- Sanger, F.; Air, G.M.; Barrell, B.G.; Brown, N.L.; Coulson, A.R.; Fiddes, J.C.; Hutchison, C.A.; Slocombe, P. M.; Smith, M. (1977). "Nucleotide sequence of bacteriophage phi X174 DNA". Nature 265 (5596): 687–695. Bibcode:1977Natur.265..687S. doi:10.1038/265687a0. PMID 870828.
- "Virology - Human Immunodeficiency Virus And Aids, Structure: The Genome And Proteins Of HIV". Pathmicro.med.sc.edu. 2010-07-01. Retrieved 27 January 2011.
- Thomason, Lynn; Court, Donald L.; Bubunenko, Mikail; Costantino, Nina; Wilson, Helen; Datta, Simanti; Oppenheim, Amos (2007). "Recombineering: genetic engineering in bacteria using homologous recombination". Current Protocols in Molecular Biology. Chapter 1: Unit 1.16. doi:10.1002/0471142727.mb0116s78. ISBN 0471142727. PMID 18265390.
- Court, D. L.; Oppenheim, A. B.; Adhya, S. L. (2007). "A new look at bacteriophage lambda genetic networks". Journal of Bacteriology 189 (2): 298–304. doi:10.1128/JB.01215-06. PMC 1797383. PMID 17085553.
- Sanger, F.; Coulson, A.R.; Hong, G.F.; Hill, D.F.; Petersen, G.B. (1982). "Nucleotide sequence of bacteriophage lambda DNA". Journal of Molecular Biology 162 (4): 729–73. doi:10.1016/0022-2836(82)90546-0. PMID 6221115.
- Legendre, M; Arslan, D; Abergel, C; Claverie, JM (2012). "Genomics of Megavirus and the elusive fourth domain of life| journal". Communicative & Integrative Biology 5 (1): 102–106. doi:10.4161/cib.18624. PMC 3291303.
- Philippe, N.; Legendre, M.; Doutre, G.; Coute, Y.; Poirot, O.; Lescot, M.; Arslan, D.; Seltzer, V.; Bertaux, L.; Bruley, C.; Garin, J.; Claverie, J.-M.; Abergel, C. (2013). "Pandoraviruses: Amoeba Viruses with Genomes Up to 2.5 Mb Reaching That of Parasitic Eukaryotes". Science 341 (6143): 281–6. doi:10.1126/science.1239181. PMID 23869018.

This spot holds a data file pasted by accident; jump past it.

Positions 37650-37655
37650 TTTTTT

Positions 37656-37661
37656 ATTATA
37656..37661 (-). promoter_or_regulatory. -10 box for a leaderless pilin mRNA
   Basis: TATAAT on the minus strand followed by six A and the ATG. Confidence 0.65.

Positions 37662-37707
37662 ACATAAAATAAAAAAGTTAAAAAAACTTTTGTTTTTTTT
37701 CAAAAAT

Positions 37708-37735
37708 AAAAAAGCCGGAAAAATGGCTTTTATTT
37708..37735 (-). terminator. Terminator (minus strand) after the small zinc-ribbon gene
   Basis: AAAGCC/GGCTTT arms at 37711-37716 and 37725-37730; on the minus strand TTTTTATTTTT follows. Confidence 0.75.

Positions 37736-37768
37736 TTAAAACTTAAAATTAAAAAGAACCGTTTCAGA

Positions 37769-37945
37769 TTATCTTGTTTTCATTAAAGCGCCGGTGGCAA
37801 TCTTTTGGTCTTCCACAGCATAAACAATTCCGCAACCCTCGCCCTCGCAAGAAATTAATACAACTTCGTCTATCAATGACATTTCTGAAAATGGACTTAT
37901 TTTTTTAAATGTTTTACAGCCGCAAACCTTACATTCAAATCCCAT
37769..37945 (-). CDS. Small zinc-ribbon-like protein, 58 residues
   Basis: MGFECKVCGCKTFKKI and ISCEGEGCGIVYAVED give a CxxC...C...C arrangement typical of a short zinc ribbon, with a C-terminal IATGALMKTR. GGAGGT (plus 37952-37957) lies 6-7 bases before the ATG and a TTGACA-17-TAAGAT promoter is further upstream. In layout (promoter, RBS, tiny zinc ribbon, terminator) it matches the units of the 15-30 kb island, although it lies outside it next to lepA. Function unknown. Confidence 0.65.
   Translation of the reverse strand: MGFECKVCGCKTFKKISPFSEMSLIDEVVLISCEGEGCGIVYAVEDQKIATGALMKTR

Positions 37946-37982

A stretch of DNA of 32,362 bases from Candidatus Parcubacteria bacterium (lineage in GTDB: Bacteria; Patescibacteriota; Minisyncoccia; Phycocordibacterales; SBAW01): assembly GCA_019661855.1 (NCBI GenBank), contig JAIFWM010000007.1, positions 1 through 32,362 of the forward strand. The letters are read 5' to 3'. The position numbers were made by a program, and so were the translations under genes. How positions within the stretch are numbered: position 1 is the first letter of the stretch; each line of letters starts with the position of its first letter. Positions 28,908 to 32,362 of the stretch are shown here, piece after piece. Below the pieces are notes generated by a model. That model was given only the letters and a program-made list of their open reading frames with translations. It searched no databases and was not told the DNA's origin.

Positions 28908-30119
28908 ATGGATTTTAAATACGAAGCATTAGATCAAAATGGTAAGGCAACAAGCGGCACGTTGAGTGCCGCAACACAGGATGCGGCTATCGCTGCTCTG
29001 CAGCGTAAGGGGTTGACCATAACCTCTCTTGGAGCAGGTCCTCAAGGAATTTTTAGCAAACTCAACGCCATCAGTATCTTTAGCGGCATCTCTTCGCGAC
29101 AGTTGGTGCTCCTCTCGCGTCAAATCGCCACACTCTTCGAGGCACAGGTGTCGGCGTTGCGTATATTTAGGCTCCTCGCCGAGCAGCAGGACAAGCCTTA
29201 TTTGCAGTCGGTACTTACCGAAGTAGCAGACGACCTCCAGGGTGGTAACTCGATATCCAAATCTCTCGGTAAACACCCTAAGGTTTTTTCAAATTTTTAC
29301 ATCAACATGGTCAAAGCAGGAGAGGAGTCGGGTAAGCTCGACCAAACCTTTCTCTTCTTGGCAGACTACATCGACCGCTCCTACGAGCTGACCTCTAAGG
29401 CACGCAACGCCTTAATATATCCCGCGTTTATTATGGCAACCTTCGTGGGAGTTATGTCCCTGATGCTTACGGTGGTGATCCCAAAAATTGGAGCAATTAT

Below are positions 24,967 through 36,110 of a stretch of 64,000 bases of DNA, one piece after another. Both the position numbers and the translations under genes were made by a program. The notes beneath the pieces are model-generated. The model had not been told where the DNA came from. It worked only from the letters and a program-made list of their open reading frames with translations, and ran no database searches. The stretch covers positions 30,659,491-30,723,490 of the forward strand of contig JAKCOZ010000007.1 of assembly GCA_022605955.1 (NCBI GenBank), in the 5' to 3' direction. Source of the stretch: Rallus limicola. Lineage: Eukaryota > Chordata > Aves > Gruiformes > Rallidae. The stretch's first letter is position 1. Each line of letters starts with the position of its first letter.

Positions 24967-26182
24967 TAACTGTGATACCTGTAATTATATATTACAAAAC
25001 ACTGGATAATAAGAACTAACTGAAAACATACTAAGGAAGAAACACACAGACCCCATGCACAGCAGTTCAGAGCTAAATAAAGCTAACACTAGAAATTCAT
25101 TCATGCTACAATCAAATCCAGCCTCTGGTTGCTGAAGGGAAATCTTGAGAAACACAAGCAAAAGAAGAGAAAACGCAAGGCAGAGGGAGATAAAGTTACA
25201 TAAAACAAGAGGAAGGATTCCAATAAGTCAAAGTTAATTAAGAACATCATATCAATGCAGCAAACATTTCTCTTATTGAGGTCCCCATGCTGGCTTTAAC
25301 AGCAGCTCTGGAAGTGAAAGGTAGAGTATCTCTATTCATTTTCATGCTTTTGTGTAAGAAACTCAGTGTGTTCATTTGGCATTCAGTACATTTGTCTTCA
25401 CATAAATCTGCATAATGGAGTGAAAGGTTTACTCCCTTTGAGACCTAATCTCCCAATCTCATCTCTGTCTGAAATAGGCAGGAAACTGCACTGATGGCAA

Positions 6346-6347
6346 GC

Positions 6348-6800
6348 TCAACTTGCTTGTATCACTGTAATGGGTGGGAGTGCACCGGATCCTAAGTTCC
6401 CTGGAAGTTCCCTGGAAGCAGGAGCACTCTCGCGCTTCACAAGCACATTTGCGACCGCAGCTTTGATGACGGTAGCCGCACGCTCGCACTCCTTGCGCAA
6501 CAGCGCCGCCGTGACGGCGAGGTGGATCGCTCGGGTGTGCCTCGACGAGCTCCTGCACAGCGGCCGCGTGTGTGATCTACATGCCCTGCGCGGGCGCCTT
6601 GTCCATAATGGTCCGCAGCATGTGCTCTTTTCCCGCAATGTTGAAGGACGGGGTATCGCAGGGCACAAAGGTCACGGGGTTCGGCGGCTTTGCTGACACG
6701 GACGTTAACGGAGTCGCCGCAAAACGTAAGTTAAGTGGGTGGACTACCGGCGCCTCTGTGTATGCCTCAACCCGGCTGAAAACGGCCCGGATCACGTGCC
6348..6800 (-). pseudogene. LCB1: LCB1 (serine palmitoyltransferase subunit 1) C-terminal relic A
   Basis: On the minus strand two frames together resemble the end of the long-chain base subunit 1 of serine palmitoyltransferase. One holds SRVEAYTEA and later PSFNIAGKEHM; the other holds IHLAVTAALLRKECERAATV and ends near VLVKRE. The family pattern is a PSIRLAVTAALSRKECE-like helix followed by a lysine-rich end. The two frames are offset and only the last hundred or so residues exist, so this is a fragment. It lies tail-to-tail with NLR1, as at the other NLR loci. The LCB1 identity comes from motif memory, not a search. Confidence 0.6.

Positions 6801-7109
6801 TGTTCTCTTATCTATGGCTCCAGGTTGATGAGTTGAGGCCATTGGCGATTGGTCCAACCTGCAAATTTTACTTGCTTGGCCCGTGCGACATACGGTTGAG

- Bennett, G. M.; Moran, N. A. (5 August 2013). "Small, Smaller, Smallest: The Origins and Evolution of Ancient Dual Symbioses in a Phloem-Feeding Insect". Genome Biology and Evolution 5 (9): 1675–1688. doi:10.1093/gbe/evt118.
- Shigenobu, S; Watanabe, H; Hattori, M; Sakaki, Y; Ishikawa, H (Sep 7, 2000). "Genome sequence of the endocellular bacterial symbiont of aphids Buchnera sp. APS". Nature 407 (6800): 81–6. doi:10.1038/35024074. PMID 10993077.
- Fleischmann R, Adams M, White O, Clayton R, Kirkness E, Kerlavage A, Bult C, Tomb J, Dougherty B, Merrick J; Adams; White; Clayton; Kirkness; Kerlavage; Bult; Tomb; Dougherty; Merrick; McKenney; Sutton; Fitzhugh; Fields; Gocyne; Scott; Shirley; Liu; Glodek; Kelley; Weidman; Phillips; Spriggs; Hedblom; Cotton; Utterback; Hanna; Nguyen; Saudek et al. (1995). "Whole-genome random sequencing and assembly of Haemophilus influenzae Rd". Science 269 (5223): 496–512. Bibcode:1995Sci...269..496F. doi:10.1126/science.7542800. PMID 7542800.
- Frederick R. Blattner, Guy Plunkett III, et al. (1997). "The Complete Genome Sequence of Escherichia coli K-12". Science 277 (5331): 1453–1462. doi:10.1126/science.277.5331.1453. PMID 9278503.